Skip to main page content
Access keys NCBI Homepage MyNCBI Homepage Main Content Main Navigation
. 2018 Aug;170(3):487-497.
doi: 10.1007/s10549-018-4768-0. Epub 2018 Mar 30.

Association of Reproductive History With Breast Tissue Characteristics and Receptor Status in the Normal Breast

Affiliations
Free PMC article

Association of Reproductive History With Breast Tissue Characteristics and Receptor Status in the Normal Breast

Marike Gabrielson et al. Breast Cancer Res Treat. .
Free PMC article

Abstract

Introduction: Reproductive history has been associated with breast cancer risk, but more knowledge of the underlying biological mechanisms is needed. Because of limited data on normal breast tissue from healthy women, we examined associations of reproductive history and established breast cancer risk factors with breast tissue composition and markers of hormone receptors and proliferation in a nested study within the Karolinska Mammography project for risk prediction for breast cancer (Karma).

Materials and methods: Tissues from 153 women were obtained by ultrasound-guided core needle biopsy as part of the Karma project. Immunohistochemical staining was used to assessed histological composition of epithelial, stromal and adipose tissue, epithelial and stromal oestrogen receptor (ER) and progesterone receptor (PR) status, and Ki-67 proliferation status. An individualised reproductive score including parity, number of pregnancies without birth, number of births, age at first birth, and duration of breastfeeding, was calculated based on self-reported reproductive history at the time of the Karma study entry. All analyses were adjusted for age and BMI.

Results: Cumulated reproductive score was associated with increased total epithelial content and greater expression of epithelial ER. Parity was associated with greater epithelial area, increased epithelial-stromal ratio, greater epithelial ER expression and a lower extent of stromal proliferation. Increasing numbers of pregnancies and births were associated with a greater epithelial area in the entire study set, which remained significant among postmenopausal women. Increasing numbers of pregnancies and births were also associated with a greater expression of epithelial ER among postmenopausal women. Longer duration of breastfeeding was associated with greater epithelial area and greater expression of epithelial PR both in the entire study set and among postmenopausal women. Breastfeeding was also positively associated with greater epithelial ER expression among postmenopausal women. Prior use of oral contraceptives was associated with lower epithelial-stromal ratio amongst all participants and among pre- and postmenopausal women separately.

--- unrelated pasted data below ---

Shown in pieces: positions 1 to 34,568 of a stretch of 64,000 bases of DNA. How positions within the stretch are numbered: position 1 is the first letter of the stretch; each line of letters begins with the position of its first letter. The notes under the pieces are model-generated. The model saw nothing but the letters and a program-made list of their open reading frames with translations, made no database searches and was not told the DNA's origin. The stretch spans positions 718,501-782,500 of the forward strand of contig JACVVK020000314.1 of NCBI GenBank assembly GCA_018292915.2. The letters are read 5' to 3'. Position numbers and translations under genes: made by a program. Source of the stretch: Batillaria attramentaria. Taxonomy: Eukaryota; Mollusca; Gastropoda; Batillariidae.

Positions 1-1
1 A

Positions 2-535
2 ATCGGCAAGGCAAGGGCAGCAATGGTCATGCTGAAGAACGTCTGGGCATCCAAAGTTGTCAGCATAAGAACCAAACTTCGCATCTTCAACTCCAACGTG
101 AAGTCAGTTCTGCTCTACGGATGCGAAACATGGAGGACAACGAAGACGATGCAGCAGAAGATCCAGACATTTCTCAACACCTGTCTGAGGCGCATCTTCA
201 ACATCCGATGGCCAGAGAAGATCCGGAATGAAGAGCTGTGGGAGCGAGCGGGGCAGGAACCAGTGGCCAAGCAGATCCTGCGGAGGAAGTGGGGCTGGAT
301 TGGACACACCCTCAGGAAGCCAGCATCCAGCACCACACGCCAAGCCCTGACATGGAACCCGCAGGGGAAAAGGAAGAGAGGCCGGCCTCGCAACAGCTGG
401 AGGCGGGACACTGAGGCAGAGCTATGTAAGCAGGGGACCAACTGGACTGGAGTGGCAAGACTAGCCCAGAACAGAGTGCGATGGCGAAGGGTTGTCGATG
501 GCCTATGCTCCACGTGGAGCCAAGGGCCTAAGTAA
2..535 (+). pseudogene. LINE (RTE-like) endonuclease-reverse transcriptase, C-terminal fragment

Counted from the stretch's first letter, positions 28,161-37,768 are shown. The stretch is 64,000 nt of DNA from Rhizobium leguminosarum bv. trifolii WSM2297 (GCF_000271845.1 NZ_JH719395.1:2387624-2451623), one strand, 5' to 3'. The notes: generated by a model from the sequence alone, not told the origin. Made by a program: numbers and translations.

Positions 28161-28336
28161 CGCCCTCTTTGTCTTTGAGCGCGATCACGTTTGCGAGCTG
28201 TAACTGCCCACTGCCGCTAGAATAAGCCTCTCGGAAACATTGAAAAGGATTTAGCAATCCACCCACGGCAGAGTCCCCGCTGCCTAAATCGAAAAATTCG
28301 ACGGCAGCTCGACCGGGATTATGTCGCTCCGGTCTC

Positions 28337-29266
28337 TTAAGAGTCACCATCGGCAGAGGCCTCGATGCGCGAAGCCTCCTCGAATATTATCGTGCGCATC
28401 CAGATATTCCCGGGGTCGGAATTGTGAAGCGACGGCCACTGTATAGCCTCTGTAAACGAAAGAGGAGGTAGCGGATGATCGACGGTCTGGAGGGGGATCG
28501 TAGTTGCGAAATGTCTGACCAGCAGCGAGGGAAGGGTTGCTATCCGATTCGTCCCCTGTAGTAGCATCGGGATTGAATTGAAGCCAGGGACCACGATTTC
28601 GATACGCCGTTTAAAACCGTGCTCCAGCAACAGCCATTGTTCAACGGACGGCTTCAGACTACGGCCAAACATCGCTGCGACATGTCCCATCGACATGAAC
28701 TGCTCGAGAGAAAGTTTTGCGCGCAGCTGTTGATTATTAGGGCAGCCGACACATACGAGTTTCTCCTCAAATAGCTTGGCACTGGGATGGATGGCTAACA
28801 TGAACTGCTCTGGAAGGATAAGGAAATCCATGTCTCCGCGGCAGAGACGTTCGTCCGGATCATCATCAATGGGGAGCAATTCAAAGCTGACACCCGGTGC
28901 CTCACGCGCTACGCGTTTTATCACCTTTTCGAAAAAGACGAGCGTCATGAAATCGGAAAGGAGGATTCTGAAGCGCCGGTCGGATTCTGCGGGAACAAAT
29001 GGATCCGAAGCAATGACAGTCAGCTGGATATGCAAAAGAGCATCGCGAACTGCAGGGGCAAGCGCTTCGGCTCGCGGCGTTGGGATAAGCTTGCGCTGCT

Conclusion: Reproductive risk factors significantly influence the epithelial tissue compartment and expression of hormone receptors in later life. These changes remain after menopause. This study provides deeper insights of the biological mechanisms by which reproductive history influences epithelial area and expression of hormone receptors, and as a consequence the risk of breast cancer.

Keywords: Breast tissue histology; Epithelial breast tissue; Hormone receptor status; Proliferation; Reproductive history; Reproductive score.

Conflict of interest statement

Conflict of interest

The authors declare that they have no conflict of interest.

Ethical standards